JERSEY CITY – All under the guise of manners and civic restraint, members of the redistricting commission occupy their chairs here in a second-story meeting room at the culinary institute of Hudson County Community College and begin politiely but forcefully grappling on race representation.
The sedate atmosphere here is a mask for tense, very tense emotion and competitive desire as the members apparently impossibly seek a map resolution prior to a March 5 deadline.
“It’s very ethnically diverse both in population, and in terms of the people who represent it,” U.S. Rep. Albio Sires (D-West New York) tells the commission, referring to Hudson County; a gentle deflating of Republican Commissioner Irene Kim Asbury’s point moments ago that based on population upticks among Blacks, Asians and Hispanics, minorities should have greater representation.
Jersey City Mayor Jerry Healy says he believes the census takers might have missed 20,000 people in adding up the population of New Jersey’s second largest city. The feds concluded that Jersey City grew by 7,000 over the past decade.
“At some point, getting two districts for our city will ensure that we get 100 percent representation,” Healy says, and adds, “Stacking doesn’t help Jersey City or any of our minority people. Please avoid it.”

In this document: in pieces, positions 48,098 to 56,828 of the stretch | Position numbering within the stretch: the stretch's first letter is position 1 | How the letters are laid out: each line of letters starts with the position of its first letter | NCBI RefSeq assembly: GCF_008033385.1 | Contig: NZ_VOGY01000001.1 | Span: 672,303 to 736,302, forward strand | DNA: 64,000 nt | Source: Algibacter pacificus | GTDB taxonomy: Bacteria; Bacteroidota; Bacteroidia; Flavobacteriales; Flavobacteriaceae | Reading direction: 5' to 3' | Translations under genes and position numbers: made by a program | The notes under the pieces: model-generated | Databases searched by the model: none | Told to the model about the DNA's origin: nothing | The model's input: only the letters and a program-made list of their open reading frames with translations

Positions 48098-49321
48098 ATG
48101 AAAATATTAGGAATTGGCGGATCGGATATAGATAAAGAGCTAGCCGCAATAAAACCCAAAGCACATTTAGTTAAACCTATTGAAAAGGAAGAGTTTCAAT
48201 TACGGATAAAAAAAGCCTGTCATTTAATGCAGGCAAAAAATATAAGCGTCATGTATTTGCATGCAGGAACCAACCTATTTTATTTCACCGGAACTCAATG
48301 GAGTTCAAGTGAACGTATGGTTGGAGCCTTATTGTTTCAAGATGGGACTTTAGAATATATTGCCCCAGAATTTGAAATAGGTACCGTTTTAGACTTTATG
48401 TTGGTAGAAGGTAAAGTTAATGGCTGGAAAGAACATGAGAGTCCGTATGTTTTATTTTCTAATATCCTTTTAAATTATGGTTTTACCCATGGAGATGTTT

To that point, the Democrats front end a lot of Latino reps in an apparent effort to smother any Republican argument that Latino numbers aren’t sufficient in seats of power – and quietly gnash their teeth over what they see as the hypocrisy of the GOP to concern itself in the aftermath of history with Latino representation. Following Sires, Healy and state Sen. Sandra Cunningham (D-Jersey City), Assemblyman Ruben Ramos (D-Hoboken), Assemblywoman Caridad Rodriguez (D-West New York) and Assemblywoman Annette Quijano (D-Elizabeth) hit the microphone on behalf of establishment Democrats.
“We are what’s right,” says Ramos, referring to the 33rd District apportion of representation.
“I came here to set the record straight,” says Quijano, days after a long line of Latinos attempted to beat up Quijano’s running mate, Assemblyman Joe Cryan (D-Union Twp), and suggest that as an entrenched white male, he shouldn’t be serving a heavily Hispanic district.